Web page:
Let's start with a simple answer: no, sugar is not toxic.

If you look at actual toxicity levels, it takes about a lot of sugar to be lethal. For a 180/pound man, it would take about 6 pounds of sugar to kill him. (To do your own math, the median lethal dose is 30g/kg.) Comparatively, a man of the same size would only need about .6 pounds of salt to be lethal, as in 1/10th of the amount.

And once you start digging into all of the sources of sugar, it becomes instantly clear why labeling sugar as “toxic” is so dangerous and misleading.

Exercises scientist Brad Schoenfeld explains:

“When looking for explanations to the obesity epidemic, primary culprits are the proliferation of fast food options and a continual reduction in physical activity. Inexpensive, highly palatable, supersized fast-food has led to overconsumption and the technological revolution has progressively led to fewer calories expended.”

As we mentioned earlier, sugar consumption has been on a downward spiral for a long period of time. If sugar really was the issue, we should be getting healthier because we are eating a lot less of it.

That’s not to say that sugar isn’t part of the problem, but it hints at just how much the sweet substance is misunderstood. In fact, the approach of “I must remove all sugar” might be part of your dietary struggles. 

If you feel better by removing sugar, then, by all means, you should feel empowered to do so. But, if you believe that you must eliminate all sugars to be healthy, lose fat, and feel better, then you’ve been badly deceived. 

The Sugar Rules

If you eat sugar – and lots of it – all the time, then you’re asking for an increased likelihood of everything from obesity to diabetes.

But, all sugar is not off-limits. A gram of sugar is just 4 calories. And 4 calories will not make you fat. If you were to grab a fun-size bag of M&Ms, you’d take down 10 grams of sugar. Or, in other words, you just ate 40 calories from sugar. That's not a big deal.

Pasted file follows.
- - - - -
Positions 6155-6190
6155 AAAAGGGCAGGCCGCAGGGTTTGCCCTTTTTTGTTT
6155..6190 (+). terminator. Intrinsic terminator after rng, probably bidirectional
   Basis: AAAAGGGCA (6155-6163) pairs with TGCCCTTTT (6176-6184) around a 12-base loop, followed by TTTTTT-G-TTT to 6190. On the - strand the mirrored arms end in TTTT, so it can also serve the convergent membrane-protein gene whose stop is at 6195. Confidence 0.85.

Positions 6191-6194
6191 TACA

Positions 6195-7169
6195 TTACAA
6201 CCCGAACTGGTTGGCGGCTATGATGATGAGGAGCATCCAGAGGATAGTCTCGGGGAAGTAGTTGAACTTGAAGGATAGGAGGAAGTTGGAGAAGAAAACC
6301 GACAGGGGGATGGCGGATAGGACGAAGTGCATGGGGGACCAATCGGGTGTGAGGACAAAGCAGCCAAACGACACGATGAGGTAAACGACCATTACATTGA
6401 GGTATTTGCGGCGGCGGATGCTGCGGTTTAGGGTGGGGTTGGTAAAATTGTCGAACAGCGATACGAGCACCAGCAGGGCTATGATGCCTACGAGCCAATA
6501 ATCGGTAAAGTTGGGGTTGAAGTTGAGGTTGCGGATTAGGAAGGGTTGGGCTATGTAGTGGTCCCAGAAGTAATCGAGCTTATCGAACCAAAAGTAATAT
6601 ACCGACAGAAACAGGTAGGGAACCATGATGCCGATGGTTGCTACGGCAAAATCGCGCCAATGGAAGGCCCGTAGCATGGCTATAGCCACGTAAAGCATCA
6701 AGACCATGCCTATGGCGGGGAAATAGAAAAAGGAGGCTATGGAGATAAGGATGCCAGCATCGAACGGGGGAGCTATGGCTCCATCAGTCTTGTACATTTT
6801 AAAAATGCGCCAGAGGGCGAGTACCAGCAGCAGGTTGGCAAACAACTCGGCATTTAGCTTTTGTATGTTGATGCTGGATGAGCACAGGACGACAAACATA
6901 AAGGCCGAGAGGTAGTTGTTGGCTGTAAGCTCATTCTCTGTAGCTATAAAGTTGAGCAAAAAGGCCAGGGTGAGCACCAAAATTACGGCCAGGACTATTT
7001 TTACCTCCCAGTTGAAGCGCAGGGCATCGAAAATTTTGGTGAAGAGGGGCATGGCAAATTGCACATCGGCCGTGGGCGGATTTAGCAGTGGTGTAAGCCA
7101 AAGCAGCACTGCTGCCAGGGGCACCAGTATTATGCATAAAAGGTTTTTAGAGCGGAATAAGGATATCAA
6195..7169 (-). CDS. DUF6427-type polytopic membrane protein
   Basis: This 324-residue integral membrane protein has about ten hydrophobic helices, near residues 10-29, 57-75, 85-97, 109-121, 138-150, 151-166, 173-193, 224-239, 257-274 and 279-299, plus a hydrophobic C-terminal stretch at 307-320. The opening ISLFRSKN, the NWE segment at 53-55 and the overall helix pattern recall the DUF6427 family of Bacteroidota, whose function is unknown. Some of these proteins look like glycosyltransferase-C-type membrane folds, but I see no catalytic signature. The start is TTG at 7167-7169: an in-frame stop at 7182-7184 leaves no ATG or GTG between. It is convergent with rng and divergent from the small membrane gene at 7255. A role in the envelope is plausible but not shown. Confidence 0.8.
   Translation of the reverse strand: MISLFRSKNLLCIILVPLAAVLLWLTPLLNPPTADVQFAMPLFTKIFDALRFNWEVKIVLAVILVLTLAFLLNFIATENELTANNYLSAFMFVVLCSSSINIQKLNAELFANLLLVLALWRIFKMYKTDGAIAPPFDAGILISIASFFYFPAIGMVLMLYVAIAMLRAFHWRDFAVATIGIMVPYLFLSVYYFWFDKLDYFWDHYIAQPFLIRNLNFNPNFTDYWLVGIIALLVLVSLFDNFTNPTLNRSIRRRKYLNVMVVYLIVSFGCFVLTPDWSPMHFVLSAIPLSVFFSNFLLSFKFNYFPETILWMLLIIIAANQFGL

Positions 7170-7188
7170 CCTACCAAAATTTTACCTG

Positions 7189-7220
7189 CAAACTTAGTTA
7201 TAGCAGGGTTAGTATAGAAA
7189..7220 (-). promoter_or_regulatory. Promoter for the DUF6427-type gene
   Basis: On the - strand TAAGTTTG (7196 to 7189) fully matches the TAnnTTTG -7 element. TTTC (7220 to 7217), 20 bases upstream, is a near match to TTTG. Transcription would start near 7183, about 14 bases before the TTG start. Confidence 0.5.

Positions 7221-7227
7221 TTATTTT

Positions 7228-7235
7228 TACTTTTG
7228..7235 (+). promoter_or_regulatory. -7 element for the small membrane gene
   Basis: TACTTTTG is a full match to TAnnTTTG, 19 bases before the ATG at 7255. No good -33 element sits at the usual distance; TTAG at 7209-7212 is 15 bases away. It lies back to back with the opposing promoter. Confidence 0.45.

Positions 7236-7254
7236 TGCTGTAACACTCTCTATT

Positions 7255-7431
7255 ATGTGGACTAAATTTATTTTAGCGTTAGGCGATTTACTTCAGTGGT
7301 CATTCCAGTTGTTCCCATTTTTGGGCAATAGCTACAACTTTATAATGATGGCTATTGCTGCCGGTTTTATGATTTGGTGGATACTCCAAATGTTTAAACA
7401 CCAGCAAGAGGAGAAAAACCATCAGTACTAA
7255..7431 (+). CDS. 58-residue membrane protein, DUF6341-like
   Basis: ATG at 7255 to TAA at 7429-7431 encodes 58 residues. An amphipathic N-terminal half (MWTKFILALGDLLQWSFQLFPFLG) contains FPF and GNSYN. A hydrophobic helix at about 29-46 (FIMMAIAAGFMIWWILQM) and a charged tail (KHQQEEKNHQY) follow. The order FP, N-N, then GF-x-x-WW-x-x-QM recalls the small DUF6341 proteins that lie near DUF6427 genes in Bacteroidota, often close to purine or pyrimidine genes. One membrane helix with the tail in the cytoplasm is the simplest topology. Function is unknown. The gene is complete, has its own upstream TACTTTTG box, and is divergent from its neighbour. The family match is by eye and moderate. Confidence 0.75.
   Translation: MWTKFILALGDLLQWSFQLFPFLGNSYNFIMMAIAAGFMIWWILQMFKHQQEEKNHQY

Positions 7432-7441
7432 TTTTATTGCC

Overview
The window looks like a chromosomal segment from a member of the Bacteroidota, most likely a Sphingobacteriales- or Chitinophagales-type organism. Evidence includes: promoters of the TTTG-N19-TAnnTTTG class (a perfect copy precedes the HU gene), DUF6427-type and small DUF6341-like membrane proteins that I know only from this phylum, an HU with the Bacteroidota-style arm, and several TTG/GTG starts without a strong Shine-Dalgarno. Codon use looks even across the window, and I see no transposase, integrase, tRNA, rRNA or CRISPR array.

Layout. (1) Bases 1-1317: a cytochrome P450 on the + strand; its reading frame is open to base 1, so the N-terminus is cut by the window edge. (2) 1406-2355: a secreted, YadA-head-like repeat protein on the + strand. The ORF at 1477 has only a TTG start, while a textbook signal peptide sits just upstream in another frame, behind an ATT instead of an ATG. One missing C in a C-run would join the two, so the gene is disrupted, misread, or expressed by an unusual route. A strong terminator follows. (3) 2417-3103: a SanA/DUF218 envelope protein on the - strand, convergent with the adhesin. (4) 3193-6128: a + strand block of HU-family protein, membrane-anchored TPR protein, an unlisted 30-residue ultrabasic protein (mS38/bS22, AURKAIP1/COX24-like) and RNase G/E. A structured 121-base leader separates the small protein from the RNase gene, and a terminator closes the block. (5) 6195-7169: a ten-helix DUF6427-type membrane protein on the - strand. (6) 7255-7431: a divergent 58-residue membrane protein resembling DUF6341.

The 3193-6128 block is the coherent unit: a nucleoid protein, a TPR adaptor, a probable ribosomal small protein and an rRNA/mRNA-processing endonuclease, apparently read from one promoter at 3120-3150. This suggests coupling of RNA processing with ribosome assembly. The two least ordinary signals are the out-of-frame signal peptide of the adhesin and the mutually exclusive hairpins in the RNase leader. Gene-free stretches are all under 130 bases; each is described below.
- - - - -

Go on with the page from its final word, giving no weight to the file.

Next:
But, here’s how a small bag of M&Ms per day could send more weight gain your way.

Unlike other foods (think protein), sugar doesn't leave you fulfilled. In fact, it’s the opposite. Eating sugar oftentimes leaves you unsatisfied and craving more sugar.

That’s the real “danger” of sugar. It can be addictive, but not nearly as much as cocaine (no matter what some fear-tactics will suggest) or as the act of eating itself. Heck, years ago, scientists looked at the release of dopamine (a neurotransmitter that is released as a “reward” signal and makes you want more of something) for different acts.

Eating food, like a cheeseburger, causes an increase of dopamine of about 100 units. An orgasm, for comparison’s sake, led to an increase of about 200 units, which led certain scientists to joke that 2 cheeseburgers = 1 orgasm. The point is clear: eating is inherently addictive.

And added sugars – whether it’s table sugar, cane sugar, or organic agave – are all too easy to over-consume.

If you want a place to start, try to remove sugars in liquid form. You can drink seemingly endless calories from sugar and still feel hungry. And that's why soft drinks are more closely linked to the current obesity epidemic. For instance, sugary cocktails, they may not pave the way to weight loss, but alcohol and fat loss are possible if you simply limit your intake.

Sodas and colas are by far the main source of added sugar in the average American’s diet, accounting for 34.4% of the added sugar consumed by U.S. adults and children. In that respect, fruit juices aren’t any healthier, either.

The lesson: if you’re going to eat sugar, the real danger is in finding the “off” button to make sure things don’t spiral out of control. 

If you’re looking for rough guidelines, here is how much added sugar you could add per day according to the American Heart Association:

  • Women: 100 calories/day (about six teaspoons, or 25 g);
  • Men: 150 calories/day (about nine teaspoons, or 36 g)

What does that mean? In dessert talk, that’s 1 full-sized Snickers or about 6 Oreo cookies. But keep in mind: Added sugar winds up in a lot of unexpected places, like soup and pizza.

Our rule of thumb: in any diet – no matter which one you find most effective for yourself – you can feel confident that if 90% of your daily choices are “healthy” (proteins, vegetables, fruits, and so forth), then you have 10% of your calories to enjoy however you want without much concern.